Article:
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Hamadou Adama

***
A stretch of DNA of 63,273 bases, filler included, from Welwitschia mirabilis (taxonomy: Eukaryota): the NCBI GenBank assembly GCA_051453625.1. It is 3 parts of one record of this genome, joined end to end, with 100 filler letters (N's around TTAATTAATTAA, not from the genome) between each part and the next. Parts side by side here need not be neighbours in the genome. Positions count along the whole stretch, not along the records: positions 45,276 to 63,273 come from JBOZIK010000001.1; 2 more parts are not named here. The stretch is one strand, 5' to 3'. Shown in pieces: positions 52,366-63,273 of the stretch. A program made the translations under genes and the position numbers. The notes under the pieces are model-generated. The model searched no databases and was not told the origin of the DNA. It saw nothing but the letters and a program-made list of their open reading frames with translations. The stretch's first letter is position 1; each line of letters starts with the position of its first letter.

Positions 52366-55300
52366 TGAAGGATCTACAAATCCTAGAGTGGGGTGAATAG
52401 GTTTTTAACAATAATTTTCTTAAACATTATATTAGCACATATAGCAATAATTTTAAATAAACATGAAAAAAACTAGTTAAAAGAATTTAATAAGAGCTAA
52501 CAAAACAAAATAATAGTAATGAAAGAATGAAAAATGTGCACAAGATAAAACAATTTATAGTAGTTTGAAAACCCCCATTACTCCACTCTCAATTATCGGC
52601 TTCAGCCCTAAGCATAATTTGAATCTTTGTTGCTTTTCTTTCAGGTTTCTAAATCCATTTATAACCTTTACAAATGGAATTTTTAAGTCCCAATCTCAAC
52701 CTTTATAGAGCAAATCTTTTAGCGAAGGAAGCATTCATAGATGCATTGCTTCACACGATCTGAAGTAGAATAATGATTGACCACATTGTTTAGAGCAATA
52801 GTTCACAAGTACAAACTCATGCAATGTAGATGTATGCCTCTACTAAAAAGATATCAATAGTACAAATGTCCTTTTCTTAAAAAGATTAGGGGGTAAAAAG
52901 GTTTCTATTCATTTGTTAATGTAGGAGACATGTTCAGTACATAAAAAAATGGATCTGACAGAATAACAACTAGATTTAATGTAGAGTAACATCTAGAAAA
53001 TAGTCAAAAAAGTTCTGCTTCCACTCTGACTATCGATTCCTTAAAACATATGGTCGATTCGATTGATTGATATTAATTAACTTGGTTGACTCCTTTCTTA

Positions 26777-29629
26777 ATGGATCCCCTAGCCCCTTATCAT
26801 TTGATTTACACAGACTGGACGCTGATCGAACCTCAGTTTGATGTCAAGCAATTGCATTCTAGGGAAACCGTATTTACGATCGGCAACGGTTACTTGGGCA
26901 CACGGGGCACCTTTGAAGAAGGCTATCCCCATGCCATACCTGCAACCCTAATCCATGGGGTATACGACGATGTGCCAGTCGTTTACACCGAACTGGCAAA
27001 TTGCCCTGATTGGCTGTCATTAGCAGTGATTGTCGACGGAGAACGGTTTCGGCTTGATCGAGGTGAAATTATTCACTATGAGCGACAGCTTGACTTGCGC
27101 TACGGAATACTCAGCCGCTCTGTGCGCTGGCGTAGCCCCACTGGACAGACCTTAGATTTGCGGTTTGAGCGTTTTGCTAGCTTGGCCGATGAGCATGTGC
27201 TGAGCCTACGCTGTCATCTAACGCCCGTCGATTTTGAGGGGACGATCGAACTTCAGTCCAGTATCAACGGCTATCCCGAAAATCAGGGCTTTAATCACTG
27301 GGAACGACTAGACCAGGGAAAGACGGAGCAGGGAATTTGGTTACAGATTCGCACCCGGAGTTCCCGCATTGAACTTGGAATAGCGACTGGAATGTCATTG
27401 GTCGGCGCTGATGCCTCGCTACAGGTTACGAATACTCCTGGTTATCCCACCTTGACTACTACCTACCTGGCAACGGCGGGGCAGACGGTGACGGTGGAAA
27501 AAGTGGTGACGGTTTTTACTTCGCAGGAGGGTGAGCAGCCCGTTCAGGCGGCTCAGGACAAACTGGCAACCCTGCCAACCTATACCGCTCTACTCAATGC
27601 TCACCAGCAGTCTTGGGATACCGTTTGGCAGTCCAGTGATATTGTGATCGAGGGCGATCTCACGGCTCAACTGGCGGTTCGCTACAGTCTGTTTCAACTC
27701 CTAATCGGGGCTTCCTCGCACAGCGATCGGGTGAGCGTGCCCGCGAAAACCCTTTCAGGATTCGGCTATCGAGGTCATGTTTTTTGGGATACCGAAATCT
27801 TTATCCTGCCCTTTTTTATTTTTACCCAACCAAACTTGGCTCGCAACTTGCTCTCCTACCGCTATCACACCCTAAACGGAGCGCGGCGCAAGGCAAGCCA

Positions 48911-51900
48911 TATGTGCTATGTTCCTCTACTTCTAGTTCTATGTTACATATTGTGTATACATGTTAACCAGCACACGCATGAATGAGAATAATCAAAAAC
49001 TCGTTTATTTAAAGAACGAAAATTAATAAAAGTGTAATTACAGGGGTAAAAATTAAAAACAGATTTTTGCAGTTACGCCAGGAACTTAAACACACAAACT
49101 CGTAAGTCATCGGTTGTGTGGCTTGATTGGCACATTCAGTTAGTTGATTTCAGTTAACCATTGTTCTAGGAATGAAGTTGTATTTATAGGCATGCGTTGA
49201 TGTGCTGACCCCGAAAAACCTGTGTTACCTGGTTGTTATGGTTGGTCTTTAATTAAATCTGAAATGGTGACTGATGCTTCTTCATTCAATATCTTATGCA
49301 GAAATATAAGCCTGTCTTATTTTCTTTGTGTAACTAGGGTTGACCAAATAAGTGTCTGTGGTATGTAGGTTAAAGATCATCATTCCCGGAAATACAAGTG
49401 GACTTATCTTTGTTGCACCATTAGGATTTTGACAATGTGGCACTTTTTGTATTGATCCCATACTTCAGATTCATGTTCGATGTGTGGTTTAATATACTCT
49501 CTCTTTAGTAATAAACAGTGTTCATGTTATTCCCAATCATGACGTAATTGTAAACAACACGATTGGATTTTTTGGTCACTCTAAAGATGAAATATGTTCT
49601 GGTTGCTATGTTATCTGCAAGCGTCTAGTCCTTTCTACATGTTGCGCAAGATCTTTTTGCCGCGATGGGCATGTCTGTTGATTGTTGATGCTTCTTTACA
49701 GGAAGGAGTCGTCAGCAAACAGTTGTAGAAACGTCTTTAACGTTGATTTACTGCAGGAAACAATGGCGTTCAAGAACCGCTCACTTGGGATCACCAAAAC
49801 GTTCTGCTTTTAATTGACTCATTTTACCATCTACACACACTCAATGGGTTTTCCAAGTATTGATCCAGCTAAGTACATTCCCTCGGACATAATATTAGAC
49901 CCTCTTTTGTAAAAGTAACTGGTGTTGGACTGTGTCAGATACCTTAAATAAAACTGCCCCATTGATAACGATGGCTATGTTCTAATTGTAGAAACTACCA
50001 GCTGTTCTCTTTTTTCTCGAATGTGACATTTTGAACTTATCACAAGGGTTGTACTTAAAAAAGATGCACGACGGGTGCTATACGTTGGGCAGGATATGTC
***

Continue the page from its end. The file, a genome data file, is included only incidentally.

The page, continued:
Ahmed Bâba (1556–1627) was among the most prolific and the most celebrated of Timbuktu scholars of the 16th and 17th centuries. During his childhood he was educated and trained in Arabic law and Islamic sciences by his father, Ahmad, and other relatives. His principal teacher, the man he named the regenerator (al-mujaddid), was the Juula scholar Mohammed Baghayogho al-Wangarî, whose teaching he followed for more than ten years. Following the Moroccan occupation of Timbuktu in 1591, he was exiled to Marrakesh in 1594, jailed for two years, then obliged to remain in the city for many years. He was widely known both for his teaching and for the fatwas (legal opinions) he issued. He was offered administrative positions but declined them all in favor of teaching. In 1608, he was permitted to return to his hometown, Timbuktu, where he continued to write and teach until his death in 1627, but he held no public office there. His special field of competence was jurisprudence. He was also recognized for his abilities in hadith and wrote several works on Arabic grammar. He is probably best known for his biographical compendium of Mâlikî (founded by Malik ibn Anas died A.D. 795 is orthodox school of Muslim jurisprudence predominating in Sudanic Africa and the Maghreb) scholars, Nayl al-Ibtihâj bi tadrîs ad-dibâdj, a valuable supplement for the Western Islamic world to Ibn Farhûn’s ad-Dibâj al-Mudhahhab. His work specifically addresses issues relating to the significance of racial and ethnic categories as factors in the justification of enslavement. In the Bilâd as-Sûdân, Ahmed Bâba influenced the debate over slavery by relying on interpretations of Islamic precedent, which was invoked to protect freeborn individuals from enslavement. By extension, he impacted the transatlantic slave trade on the basis of religious identification with Islam and the desire to avoid the sale of slaves to non-Muslims, especially Christian Europeans on the coast of West Africa.